And then there's the final chapter, "A New York Vignette: The Firing of Joe Nyquist." By the time I reached it, I wondered why this story came at the end rather than elsewhere, why it wasn't woven into the body of the volume. I'm glad it was there. While this piece doesn't rescue the book, it's the best part and a suitable reward for plowing through what precedes it. It contains few of the earlier flaws, and fulfills many of the expectations that had been dashed some 281 pages before.

Why does it work? First of all, the subject matter is grounded in the author's own experience. If Black is dull and haphazard taking on the Big Picture of public education, he is effective and clear speaking as a regent about an incident in which he had intimate and sustained knowledge. It was the regents under his chancellorship who voted 8 to 7 to oust this highly regarded but controversial state commissioner of education.

The Nyquist chapter is good because in it Black reveals the extraordinary complexity of the field of education and a great deal of his own behavior as well as his opinion. It's good because he shifts from a soapbox of "shoulds" to an engaging style of prose which is neither pompous, nor disordered: "I have never presided over a more acrimonious proceeding. Regents were so emotionally involved that they stood and shouted and pointed fingers and waved fists; had not the windows been closed against the November winds, we could have been heard for blocks up and down Madison Avenue." Here he abandons the "good guys vs. bad guys" formula and displays a capacity for respecting others who don't share his views. Although Nyquist favored busing as a means of desegregation and wrote a book about open education, although "Joe Nyquist and I had differed on many issues and proposals . . . our differences were honest, and we honored each other rights to his own opinion."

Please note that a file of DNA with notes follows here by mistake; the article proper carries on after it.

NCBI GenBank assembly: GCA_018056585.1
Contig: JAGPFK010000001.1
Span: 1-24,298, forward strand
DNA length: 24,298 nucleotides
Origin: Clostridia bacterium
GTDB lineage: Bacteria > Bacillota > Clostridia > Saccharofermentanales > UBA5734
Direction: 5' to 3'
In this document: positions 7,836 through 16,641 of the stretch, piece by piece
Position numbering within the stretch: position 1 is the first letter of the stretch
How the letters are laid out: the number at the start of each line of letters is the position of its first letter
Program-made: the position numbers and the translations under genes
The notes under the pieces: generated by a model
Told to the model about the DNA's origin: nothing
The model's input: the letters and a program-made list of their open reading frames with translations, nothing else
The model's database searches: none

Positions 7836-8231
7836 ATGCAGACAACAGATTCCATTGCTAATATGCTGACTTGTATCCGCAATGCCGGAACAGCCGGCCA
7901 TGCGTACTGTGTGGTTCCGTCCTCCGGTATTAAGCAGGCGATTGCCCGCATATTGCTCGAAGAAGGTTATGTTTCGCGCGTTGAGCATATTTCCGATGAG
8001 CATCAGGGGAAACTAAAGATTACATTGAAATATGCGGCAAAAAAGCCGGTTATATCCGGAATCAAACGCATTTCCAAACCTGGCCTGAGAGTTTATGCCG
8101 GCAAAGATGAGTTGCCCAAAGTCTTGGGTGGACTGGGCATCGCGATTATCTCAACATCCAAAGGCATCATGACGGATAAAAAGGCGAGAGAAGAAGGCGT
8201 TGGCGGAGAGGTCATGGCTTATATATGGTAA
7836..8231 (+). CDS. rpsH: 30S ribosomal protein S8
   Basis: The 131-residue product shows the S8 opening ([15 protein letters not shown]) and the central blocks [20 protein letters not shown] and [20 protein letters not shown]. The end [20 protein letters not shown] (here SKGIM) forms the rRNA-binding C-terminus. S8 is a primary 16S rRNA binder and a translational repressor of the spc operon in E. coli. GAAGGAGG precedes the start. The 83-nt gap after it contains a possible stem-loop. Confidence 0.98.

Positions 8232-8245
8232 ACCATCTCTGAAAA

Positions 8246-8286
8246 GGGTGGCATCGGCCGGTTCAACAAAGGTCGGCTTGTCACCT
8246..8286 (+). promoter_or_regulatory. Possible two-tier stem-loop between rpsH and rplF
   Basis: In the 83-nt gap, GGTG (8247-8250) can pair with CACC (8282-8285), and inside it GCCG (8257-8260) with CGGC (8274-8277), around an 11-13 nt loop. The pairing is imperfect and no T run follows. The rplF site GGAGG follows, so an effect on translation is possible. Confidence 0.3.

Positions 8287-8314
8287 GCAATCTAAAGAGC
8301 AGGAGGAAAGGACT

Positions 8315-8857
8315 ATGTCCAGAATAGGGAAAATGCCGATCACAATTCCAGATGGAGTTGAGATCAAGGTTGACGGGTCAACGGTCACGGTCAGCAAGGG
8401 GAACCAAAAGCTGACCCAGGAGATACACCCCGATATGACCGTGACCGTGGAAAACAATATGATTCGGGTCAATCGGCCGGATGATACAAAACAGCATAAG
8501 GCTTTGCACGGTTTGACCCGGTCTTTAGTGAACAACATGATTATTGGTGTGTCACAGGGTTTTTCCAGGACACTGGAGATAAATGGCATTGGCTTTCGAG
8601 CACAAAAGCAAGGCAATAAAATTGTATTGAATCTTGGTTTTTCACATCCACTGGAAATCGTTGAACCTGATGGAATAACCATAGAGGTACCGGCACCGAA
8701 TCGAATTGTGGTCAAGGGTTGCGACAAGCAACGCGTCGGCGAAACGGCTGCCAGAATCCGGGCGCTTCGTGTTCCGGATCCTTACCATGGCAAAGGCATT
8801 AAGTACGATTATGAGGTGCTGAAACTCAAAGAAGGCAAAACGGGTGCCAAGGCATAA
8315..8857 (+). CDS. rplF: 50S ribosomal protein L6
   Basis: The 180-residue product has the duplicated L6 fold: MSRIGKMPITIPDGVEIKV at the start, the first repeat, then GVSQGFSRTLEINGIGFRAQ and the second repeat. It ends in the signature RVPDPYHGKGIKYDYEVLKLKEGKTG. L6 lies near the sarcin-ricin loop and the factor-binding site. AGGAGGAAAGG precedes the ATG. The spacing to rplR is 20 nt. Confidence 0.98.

In short, this chapter is good because it is not an ideological monologue but a description and analysis of his own efforts to achieve good education with real people. Theodore Black becomes a sincere, industrious, principled, human being who indeed has insight. I wish he had written all of Straight Talk about this one important small picture and left the "Big Picture" to others.